Oil buyers in Asia are sure of one thing as OPEC prepares to meet: They’ll emerge as winners from the group’s rift over production.Much more at the link.
Members of the Organization of Petroleum Exporting Countries will gather Dec. 4 in Vienna, where Iran has said it will announce plans to boost production by 500,000 barrels a day. That may further lift the 12-member group’s output, which has exceeded its target for 17 months. The increase in volumes would exacerbate a global glut and benefit the biggest oil- consuming region’s refiners, which are seeking cheaper sources of crude.
OPEC is forecast to stick with its strategy of defending market share by maintaining output and driving down higher-cost production elsewhere, according to analysts and traders surveyed by Bloomberg . That’ll leave members including Saudi Arabia free to continue pumping even amid calls from Iran to make room for its extra supply after international sanctions over its nuclear program are lifted.
“This is probably the best time we’ve ever had as a buyer,” said Kim Woo Kyung, a spokeswoman for SK Innovation Co., South Korea’s largest refiner. “We are enjoying an overflow of oil.”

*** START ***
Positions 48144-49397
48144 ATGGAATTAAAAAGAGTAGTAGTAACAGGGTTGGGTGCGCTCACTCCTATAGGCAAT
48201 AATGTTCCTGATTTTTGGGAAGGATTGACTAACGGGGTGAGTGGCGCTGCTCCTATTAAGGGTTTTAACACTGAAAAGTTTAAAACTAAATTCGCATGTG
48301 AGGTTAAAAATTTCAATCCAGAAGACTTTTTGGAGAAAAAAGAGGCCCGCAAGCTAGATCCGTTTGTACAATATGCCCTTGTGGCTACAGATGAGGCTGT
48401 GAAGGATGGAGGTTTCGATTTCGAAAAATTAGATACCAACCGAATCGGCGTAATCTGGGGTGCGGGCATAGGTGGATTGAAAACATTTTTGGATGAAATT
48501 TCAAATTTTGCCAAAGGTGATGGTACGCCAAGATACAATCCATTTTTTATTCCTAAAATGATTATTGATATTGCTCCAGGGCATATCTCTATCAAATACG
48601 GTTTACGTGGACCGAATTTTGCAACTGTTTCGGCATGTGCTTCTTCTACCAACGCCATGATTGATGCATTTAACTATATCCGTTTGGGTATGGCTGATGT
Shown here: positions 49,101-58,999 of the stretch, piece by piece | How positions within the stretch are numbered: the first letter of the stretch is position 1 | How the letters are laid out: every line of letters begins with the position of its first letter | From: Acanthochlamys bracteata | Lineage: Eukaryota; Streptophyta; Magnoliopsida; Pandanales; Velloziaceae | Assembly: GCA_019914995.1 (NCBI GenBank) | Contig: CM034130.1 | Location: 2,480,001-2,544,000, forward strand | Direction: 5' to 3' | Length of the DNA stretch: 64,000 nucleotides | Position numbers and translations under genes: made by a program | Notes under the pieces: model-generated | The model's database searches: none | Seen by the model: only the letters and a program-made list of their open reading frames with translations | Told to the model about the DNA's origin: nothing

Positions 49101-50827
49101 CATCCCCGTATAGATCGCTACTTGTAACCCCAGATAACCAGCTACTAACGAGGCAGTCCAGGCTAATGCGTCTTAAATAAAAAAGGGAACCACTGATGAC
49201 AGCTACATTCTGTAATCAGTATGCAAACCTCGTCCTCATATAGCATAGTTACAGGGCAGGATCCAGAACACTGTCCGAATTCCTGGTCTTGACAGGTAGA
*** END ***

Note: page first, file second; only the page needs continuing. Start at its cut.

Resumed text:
OPEC has exceeded its output target of 30 million barrels a day since June 2014 as it pumps near record amounts of crude, boosted by increases from its biggest members, Saudi Arabia and Iraq. The group’s strategy to defend market share has helped lift refining margins for Asian processors, who have been treated to a steady flow of cheap cargoes from the Middle East to Mexico, Nigeria and Russia.
Profits from turning crude into naphtha, which is used to produce gasoline as well as petrochemicals, surged to $9.42 a barrel this month, the highest level since at least May. Purchasing costs for refiners have slumped. Japan, Asia’s second-biggest oil consumer, spent an average of $51.22 a barrel in September for supplies, down from $113.47 in January 2014.
A Note to the Granddaughters
What seven classic novels have to say about the stages of life, from Edward Mendelson's The Things That Matter, c. 2006. Here are the seven classic novels:
- Frankenstein, Mary Shelley
- Middlemarch, George Eliot
- Mrs Dalloway, Virginia Woolf
- To The Lighthouse, Virginia Woolf
- Between The Acts, Virginia Woolf
- Wuthering Heights, Emily Brontë
- Jane Eyre, Charlotte Brontë
In anticipation of her grandmother coming home later this week, Sophia is sweeping the kitchen floor.